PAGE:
Qin et al. (2014) stated, “More and more clinical and experimental evidence showed that IBS is a combination of irritable bowel and irritable brain.” They went on to add that psychological stress can impact intestinal mobility, motility, secretions and permeability. They concluded that, “IBS is a stress-sensitive disorder, therefore, the treatment of IBS should focus on managing stress and stress-induced responses.”
Pelvic PTs utilize strategies promoting downtraining and neuromuscular relaxation to help calm the nervous system and promote a more parasympathetic dominant state. This can be done through movement, relaxation strategies, mindfulness/meditation, and many other techniques. Want to get started on mindfulness now? Check out this prior post on Mindfulness, Meditation and Pain.
3.) Specific exercises aimed at promoting better movement.
This may not seem connected at first, but the reality is that when people aren’t feeling well or when someone is struggling with constipation/diarrhea, people tend to move less. This can often impact bowel function as regular exercise tends to stimulate more regular bowel movements. This 2019 review of 14 studies involving exercise interventions aimed at improving IBS symptoms found that exercise does seem to have a role in helping bowel function (Note: many of these studies were not so great, and found to have a high risk of bias, so more studies are definitely needed!)
Schuman et al. (2016) performed a review of 6 randomized-controlled trials looking at the role of yoga in helping people with IBS. I’ll be honest, I absolutely love yoga and find the pairing of breathing, mindfulness and movement to be so beneficial to myself and my patients. So, I was not surprised to see this review showing that the groups participating in yoga had decreased bowel symptoms, IBS severity and anxiety.
Additionally, it is common for someone with chronic constipation and/or diarrhea to have restrictions in the movement of their hips and spine. Restoring this movement through specific exercise can facilitate better function of the muscles around the pelvis, including those involved directly in bowel function.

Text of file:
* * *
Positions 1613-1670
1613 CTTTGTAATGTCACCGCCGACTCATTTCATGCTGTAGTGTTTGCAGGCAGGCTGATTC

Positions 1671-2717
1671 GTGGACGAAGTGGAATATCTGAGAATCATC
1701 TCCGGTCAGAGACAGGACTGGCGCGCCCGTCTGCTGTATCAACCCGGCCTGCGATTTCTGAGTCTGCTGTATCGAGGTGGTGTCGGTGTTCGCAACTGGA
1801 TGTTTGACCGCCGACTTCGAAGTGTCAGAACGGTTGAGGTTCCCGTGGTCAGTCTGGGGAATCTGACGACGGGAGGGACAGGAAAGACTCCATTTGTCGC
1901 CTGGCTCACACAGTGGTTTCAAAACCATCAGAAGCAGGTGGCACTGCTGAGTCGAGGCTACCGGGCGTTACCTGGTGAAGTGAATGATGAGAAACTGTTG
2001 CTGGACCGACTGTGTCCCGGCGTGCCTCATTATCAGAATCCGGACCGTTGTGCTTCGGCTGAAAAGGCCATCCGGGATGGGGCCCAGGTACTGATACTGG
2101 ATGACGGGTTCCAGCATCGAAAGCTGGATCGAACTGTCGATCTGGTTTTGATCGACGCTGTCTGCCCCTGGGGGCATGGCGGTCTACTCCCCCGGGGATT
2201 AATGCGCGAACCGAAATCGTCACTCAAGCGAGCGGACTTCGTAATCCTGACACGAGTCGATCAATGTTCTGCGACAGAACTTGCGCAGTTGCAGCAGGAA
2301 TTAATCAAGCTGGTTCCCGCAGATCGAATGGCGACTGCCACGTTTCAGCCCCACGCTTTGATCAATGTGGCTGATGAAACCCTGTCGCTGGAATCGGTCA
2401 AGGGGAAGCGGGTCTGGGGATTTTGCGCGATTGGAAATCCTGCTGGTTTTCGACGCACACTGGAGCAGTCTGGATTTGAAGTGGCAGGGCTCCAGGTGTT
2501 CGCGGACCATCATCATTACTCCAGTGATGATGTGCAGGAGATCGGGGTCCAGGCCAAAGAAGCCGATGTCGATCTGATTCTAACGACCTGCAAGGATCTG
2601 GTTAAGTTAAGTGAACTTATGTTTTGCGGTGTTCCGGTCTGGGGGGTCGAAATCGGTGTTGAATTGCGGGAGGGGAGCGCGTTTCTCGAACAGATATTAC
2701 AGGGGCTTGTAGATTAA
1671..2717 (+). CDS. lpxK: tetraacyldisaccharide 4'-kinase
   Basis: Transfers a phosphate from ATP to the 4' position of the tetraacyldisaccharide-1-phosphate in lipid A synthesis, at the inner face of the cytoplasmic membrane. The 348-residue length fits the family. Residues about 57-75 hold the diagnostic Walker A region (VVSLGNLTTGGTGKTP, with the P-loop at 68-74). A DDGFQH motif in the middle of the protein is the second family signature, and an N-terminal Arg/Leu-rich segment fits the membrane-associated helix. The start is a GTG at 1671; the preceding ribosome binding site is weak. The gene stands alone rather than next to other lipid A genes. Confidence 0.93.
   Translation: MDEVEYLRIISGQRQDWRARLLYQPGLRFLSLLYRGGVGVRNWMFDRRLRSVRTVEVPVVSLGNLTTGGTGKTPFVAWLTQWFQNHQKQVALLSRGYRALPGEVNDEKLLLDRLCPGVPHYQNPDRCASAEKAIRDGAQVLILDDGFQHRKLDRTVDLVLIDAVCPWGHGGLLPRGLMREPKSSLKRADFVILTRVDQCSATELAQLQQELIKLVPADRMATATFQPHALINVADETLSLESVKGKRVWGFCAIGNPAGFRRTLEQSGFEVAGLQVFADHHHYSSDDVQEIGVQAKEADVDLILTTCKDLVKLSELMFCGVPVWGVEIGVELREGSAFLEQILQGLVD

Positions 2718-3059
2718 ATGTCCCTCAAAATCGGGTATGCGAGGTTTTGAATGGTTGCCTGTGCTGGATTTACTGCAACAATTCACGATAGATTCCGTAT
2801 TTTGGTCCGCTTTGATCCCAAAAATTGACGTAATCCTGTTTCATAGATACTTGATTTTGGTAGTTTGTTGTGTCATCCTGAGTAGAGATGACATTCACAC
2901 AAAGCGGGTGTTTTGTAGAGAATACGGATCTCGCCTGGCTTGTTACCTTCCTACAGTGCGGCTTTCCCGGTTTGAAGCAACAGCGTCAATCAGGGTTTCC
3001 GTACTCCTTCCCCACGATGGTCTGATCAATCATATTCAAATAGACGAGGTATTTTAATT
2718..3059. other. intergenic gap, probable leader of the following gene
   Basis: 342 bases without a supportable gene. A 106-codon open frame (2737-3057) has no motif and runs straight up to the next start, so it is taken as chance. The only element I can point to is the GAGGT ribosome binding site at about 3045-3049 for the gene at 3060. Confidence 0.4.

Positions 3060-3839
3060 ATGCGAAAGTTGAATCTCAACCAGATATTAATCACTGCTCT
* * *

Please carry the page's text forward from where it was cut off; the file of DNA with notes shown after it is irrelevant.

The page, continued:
4.) Treat the myofascial components of the problem.
We have discussed the viscerosomatic and somatovisceral reflexes in the past. Basically, when a person has an organ problem (in this case, IBS), we often will find that the myofascial tissues around the organ can become restricted and sensitive. This can be interconnected where myofascial dysfunction can worsen a visceral problem and a visceral problem worsens myofascial dysfunction. Thus, addressing both sides of the problem can often be very optimal. From a musculoskeletal standpoint, this means identifying structures around the abdomen and pelvis which may be sensitive or not moving as optimally. This can often include the abdominal wall, hip muscles, thigh muscles, buttocks muscles and the muscles around the low and mid back.
5.) Treat underlying or co-existing pelvic floor problems.
Prott et al. (2010) found that there were relationships between pelvic floor symptoms andanorectal function in individuals with IBS. Dysfunction of the muscles of the pelvic floor can present as weakness, which can lead to either difficulty holding back stool or poor support around the rectum. It can also include overactivity and poor relaxation of the pelvic floor muscles. This can contribute to pain, but also can influence how well the muscles can open for defecation , or hold back when they need to. Additionally, people can experience difficulties with coordination of the pelvic floor– basically, when the muscles do not contract or relax when they should. Dyssynergic defecation occurs when the pelvic floor muscles contract instead of relax when a person has a bowel movement. This can be a significant problem for those struggling with constipation. I wrote a whole article on that, and you can find it here. Sphinctor dyssynergia can occur in individuals with IBS as well as other types of constipation, and can be treated with pelvic PT (lots of treatment options, including SEMG biofeedback which has been found to be helpful for people with and without IBS).
IBS can be so impacting to a person’s life, and you don’t have to suffer alone! I encourage you to build your multidisciplinary team and start getting the help you need to get the most out of life!
What strategies have you found most helpful in dealing with IBS? As always, I’d love to hear from you!
3 years ago, I wrote a post on dyssynergic defecation that over time has become the most viewed post I have ever written. Y’all, people are struggling with pooping. Bowel health is something we all tend to take for granted until it stops working right. So, what is dyssynergia? Basically, dyssynergia refers to a state where your muscles are working against you when you have a bowel movement. Instead of the muscles coordinating well to open and relax to allow the stool to come out, the muscles will contract and fight against the stool coming out. This is a big problem for people struggling with constipation. In fact, this review suggested that around 40% of people with constipation have this problem.